By Tauhierah Salie
“I would say it’s like the T20 of cricket- its fast, fun, interesting and there’s a lot of luck involved.”
“Most of the times that there are tournaments overseas we end up not going because we can’t afford it. We have so much talent in South Africa that we are not showcasing to the world; it is quite unfortunate.”
– South Africa’s second highest ranking 9-ball pool player, Jamiel Jacobs, feels the cue sport should be invested into.
Hailing from Mitchells Plain, 29-year-old Jamiel Jacobs is working hard to prepare for his first international nine-ball pool tournament set to take place at the Copper Box in London, UK, on the 17th May 2022.
Second only to KZN’s Jason Theron, Jacobs says that South Africa is still an amateur in the sport he has dedicated himself to. Traditional cue games such as pool and snooker found in arcade centres are popular in the country, professionally dubbed English eight and black ball respectively. Jacobs says Chinese and eight- and nine- ball was first introduced around 2018.
Apart from varying rules and point systems, the board size also varies from 7ft (2,134 metres) for eight-ball, 9ft (2,743 metres) for nine-ball and 12ft (3,658 metres) for snooker.
Jacobs said he fell in love during his first game four years ago at the Vaden Billiards Club in Montague Village, currently the only home to nine-ball boards in Cape Town. He is hopeful that the sport will increase in popularity and accessibility in comparison to the traditional cue games.
“I take pool very seriously. Since it was introduced, I fell in love with the game. It’s not so big in South Africa but hopefully we can increase the numbers and follow suit with America and across Europe.”
He says nine- and ten- ball is frequently played abroad, as well as ‘straight pool, bank pool and one pocket”.
Despite travelling expenses putting a dent in his pocket, Jacobs remained determined.
“There’s no funding at the moment so (the) cost of all the trips is out of (each) persons bank account. (This) is quite costly because we have to consider entry fees, travel and accommodation, spending money etc.” elaborates Jacobs.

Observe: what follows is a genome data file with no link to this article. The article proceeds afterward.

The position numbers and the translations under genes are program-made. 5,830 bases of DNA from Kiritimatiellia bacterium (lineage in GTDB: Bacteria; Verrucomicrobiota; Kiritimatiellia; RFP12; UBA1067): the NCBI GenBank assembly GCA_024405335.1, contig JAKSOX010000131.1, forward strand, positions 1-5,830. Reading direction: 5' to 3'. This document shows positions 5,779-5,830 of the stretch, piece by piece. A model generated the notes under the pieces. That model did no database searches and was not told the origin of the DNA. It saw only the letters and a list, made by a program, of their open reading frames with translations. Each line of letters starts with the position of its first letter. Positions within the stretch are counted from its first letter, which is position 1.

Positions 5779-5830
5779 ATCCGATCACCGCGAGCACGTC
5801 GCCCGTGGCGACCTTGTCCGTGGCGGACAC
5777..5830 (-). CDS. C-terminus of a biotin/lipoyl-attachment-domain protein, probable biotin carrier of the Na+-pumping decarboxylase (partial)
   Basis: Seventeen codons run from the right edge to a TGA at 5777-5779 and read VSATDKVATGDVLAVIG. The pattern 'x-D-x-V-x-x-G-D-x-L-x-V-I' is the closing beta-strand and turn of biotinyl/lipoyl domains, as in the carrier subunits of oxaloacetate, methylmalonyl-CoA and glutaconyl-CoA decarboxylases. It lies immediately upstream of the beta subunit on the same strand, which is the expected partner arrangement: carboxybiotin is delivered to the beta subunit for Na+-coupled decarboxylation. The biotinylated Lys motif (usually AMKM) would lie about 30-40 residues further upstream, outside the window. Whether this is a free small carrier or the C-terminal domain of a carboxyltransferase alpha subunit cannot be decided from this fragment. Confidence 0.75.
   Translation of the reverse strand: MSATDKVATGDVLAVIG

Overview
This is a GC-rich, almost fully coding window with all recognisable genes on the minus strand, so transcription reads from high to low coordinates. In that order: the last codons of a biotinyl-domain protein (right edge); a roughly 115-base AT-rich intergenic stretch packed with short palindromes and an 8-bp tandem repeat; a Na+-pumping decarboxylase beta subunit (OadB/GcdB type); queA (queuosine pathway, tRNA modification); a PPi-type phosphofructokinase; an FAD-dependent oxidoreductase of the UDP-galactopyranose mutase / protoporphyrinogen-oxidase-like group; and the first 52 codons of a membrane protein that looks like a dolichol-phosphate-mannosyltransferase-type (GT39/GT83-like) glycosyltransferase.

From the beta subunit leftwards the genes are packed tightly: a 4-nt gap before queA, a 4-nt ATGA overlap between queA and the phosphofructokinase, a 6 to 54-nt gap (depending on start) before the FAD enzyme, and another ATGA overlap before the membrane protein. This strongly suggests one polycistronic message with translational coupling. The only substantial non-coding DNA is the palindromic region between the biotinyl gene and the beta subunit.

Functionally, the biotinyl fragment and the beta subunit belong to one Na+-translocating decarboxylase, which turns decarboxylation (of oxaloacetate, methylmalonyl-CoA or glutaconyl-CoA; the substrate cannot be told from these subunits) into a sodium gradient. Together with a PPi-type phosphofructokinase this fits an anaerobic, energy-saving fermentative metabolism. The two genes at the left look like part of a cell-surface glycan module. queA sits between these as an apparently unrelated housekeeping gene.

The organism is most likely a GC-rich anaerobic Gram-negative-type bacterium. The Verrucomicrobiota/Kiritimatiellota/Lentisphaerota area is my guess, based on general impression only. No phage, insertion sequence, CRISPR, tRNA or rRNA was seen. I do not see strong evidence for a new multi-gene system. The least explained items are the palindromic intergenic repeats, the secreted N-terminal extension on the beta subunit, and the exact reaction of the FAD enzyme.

He said it is unfortunate that funding holds South African players back and is appealing for sponsors to come on board.
“Most of the times that there are tournaments overseas we end up not going because we can’t afford it. We have so much talent in South Africa that we are not showcasing to the world, so it is quite unfortunate,” added Jacobs.
“Hopefully we can get some sponsorships on board as well. People can assist where they can and we can come up with some form of mutual partnership agreement. Because, like I said, it’s quite a popular sport,” he said.
Jacobs spoke to VOC’s Sports Wrap, hot off the heels of the All Africa nine-ball championships in Secunda. Twenty-four men and about six women competed in their respective divisions. He says the accommodation and halaal food options in the area, made it a pleasurable experience.
Jacobs however lost to the eventual champion Aiden Joseph, whom he described as a “very good player.”
Commenting on his shortcomings, he explained that several factors influence a player’s game, including the condition of the table. Damaged or old felt, for example, can cause the balls to go off course. Similarly, inadequate cushioning can reduce the ricochet of the ball and impact the amount of power required to make certain angles work.
“It didn’t go according to plan, unfortunately I fell short at some hurdles. I had a very tough draw- but no excuses involved. Also, the conditions were a bit unfavourable. Hopefully leading up to the next event I will be better prepared.”
He explained that having brand new felt gives the balls more ‘slide’ – and the ‘break’ would scatter the balls further. The ‘break’ itself, he said, is also an important component, which can make or break players. Jacobs said that practicing entails switching focus to learn different techniques like manoeuvring the cue ball, breaks, break and finishes and defense.
“Nine- ball is not only about attacking, but you also have to be very good in your defending game. You may need to snooker the player or put your (competitor) in a position where he cannot attack.”
Jacobs called on public and private investors and donors to sponsor players’ trips to compete internationally, confident that the in-house talent could put south Africa on the map.